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Helicopter Pig Hunting

Discussion in 'Hunting' started by Boba Fett, Dec 4, 2009.

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  1. dubbleA

    dubbleA Member

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    Most are left where they lay, If they are close to homes and such efforts will be made to move them. It doesnt take long for the buzzards to find them, the bones will be scattered about but to my knowledge dont present any problems.

    On another note it simply foolish to think that letting mass quanities of elmer fudds come on a your property and hunt hogs in a conventional matter will do anything to help. Hogs do resond to hunting pressure just like deer do. Feral hogs are mostly nocturnal to begin with and will go strictly nocturnal when pressured. That's where taking to the air is so effective as they can be made to move out of their day time bedding areas. You can kill more hogs in a day of flying than the average hunter will see in a lifetime.
     
  2. Art Eatman

    Art Eatman Administrator Staff Member

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    "So sick of "oh the poor farmers & ranchers..." Don't like having to overcome problems that mother nature deals out to you? Then sell your land and come to the city and get a job like the rest of us."

    Tad, you're bound to be aware that food does NOT originate ready-prepared in a grocery store. That farms and ranches are a necessary part of your staying alive. "If you eat, you're involved in agriculture."

    If you can come up with a more humane and efficacious yet less expensive way to eliminate the feral hog problem, you'll likely make a million bucks and be hailed as an agricultural messiah.

    I suggest you try farming or ranching in feral hog country for five years or so, and report back on the ease of humane pest control and the profitability of your operation.

    I was raised farming and ranching. From 1967 through 1980 I had a town job as a professional engineer while also running a small ranching operation. I'm sort of a voice of experience that in comparison, a town job is a lead-pipe cinch. Much less responsibility and much easier thought processes.

    Nope. Cockroaches with cloven hoofs.
     
  3. schlockinz

    schlockinz Member

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    post removed
     
    Last edited: Dec 8, 2009
  4. Girodin

    Girodin Member

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    Hunters paying a hundred or two hundred dollars to harvest a pig or two will do very little, likely nothing in terms of affecting the hog population. This doesn't begin to address the logistic/liability problems of having many strangers (it would have to be a huge number to get enough paying people to kill enough hogs to matter) on your land. Opening the land up creates a whole different set of problems and expenses and is simply unlikely to affect the population. I know of people who hunt hogs nearly every night of the week and the population is still going strong in the areas the hunt.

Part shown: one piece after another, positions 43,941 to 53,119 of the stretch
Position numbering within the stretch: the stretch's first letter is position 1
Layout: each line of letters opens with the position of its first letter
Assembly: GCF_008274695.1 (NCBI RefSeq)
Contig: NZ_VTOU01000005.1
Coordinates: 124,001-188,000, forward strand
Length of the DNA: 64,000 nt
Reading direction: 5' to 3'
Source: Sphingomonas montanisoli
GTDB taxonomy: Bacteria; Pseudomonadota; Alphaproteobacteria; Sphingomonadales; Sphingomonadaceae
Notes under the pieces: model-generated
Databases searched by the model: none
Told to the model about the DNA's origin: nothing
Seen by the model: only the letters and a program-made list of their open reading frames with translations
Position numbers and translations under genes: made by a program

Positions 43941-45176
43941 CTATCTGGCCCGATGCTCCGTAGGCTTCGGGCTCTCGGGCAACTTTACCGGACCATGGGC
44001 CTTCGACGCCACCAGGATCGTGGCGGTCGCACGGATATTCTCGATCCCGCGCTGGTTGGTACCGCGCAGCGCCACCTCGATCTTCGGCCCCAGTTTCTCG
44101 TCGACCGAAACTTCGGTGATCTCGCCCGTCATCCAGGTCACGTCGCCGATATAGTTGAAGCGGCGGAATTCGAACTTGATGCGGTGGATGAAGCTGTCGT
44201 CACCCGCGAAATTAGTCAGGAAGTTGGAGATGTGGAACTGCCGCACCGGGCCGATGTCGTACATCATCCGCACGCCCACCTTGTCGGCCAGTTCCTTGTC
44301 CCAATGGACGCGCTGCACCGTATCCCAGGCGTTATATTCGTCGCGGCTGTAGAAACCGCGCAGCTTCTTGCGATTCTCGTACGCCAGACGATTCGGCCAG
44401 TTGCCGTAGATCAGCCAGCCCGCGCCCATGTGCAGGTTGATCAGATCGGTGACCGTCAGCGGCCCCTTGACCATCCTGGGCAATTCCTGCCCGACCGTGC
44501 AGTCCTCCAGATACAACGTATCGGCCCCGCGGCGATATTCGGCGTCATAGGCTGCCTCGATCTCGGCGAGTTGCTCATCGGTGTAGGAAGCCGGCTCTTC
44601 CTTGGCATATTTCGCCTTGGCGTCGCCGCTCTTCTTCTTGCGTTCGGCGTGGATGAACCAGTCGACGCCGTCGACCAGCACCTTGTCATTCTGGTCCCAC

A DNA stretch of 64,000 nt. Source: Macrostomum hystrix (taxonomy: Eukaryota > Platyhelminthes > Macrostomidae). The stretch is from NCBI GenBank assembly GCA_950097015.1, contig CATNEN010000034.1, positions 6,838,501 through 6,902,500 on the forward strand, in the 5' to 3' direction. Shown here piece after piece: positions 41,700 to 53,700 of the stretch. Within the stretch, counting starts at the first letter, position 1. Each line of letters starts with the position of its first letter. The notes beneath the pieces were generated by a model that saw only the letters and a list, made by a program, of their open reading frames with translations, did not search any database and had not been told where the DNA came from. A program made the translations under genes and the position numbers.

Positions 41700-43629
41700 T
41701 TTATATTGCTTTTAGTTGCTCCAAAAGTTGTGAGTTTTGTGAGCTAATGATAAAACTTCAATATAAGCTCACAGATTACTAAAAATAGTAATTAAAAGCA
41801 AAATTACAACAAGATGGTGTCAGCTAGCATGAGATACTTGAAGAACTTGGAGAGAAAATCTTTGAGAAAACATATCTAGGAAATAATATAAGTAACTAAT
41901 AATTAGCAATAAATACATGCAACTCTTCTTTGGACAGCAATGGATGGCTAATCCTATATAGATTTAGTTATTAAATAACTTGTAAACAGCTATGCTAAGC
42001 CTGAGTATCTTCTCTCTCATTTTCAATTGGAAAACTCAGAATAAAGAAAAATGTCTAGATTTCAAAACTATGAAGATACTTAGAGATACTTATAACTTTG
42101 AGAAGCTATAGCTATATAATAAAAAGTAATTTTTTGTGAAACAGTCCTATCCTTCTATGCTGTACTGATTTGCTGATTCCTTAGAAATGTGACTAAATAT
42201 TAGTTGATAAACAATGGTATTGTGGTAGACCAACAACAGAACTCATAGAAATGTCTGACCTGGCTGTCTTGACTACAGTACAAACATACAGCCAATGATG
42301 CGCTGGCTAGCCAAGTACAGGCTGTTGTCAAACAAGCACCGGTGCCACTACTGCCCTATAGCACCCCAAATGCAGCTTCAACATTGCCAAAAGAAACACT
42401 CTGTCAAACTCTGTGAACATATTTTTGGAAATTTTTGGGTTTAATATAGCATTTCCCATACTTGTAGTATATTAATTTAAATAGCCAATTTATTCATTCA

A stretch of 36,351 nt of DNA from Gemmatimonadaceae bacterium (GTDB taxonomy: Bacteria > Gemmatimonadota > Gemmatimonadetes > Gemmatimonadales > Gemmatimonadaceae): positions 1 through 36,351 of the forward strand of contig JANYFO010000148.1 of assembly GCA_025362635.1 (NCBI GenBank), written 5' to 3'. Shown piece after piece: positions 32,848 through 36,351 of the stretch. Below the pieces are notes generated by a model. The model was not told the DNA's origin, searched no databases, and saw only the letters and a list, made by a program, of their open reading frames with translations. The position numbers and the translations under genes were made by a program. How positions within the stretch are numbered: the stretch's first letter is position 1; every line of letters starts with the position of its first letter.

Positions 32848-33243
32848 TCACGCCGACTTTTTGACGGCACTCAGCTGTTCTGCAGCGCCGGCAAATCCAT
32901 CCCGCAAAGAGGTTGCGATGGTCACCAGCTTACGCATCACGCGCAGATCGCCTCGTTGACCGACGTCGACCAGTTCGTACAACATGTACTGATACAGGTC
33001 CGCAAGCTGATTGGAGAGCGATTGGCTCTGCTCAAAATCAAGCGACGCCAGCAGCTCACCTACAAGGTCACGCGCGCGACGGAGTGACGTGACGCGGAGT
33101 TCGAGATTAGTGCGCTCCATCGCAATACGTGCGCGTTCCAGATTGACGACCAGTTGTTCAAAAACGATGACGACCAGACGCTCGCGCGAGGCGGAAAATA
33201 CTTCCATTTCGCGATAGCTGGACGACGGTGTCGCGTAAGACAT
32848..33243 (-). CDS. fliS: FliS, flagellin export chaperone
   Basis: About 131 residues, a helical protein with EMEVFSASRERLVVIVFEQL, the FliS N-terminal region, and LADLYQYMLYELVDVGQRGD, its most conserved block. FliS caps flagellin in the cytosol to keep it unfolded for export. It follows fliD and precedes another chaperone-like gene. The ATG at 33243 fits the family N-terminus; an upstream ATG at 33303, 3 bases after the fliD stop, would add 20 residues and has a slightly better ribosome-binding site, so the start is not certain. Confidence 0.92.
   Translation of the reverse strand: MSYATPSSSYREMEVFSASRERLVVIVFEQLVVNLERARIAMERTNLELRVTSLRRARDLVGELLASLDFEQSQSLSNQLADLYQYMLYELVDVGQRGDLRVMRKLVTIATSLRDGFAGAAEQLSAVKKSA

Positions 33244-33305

I take it you are not an attorney, have no legal training, and don't even bother to look up laws before referencing them. Maybe in the blue states they draft animal cruelty laws that way but where I live they specifically have provision exempting hunting and agricultural practices. Also the state many places uses similar tactics themselves to control the population of various animals. If one can put a catch dog in a pen with a trapped hog to train it and be perfectly clear of such laws shooting from a helicopter would be a mighty stretch. Go look up ALL pertinent laws before before you spout such non sense.

    Others have sufficiently pointed out how stupid your comments about move to the city and get a job are.

    That is a good logical fallacy to throw in there. It is on par with the rest of your post in terms of logic and soundness of argumentation.

    I find it interesting that you feel free to assign your values and perceptions of certain actions to people and assert they are definitive. Do you hunt at all? Many people point out that what you refer to as "ethical hunting" causes animals to be wounded, lost to die slow deaths, and even in better situations exposed to cruel pain and torture. They assert correctly that few hunters need to hunt to eat and thus it is simply needlessly inflicting pain on poor animals for the pleasure of killing. They assert that anyone with morals would not condone it. Your assertions echo theirs, the line is simply drawn in a different place. Who is right?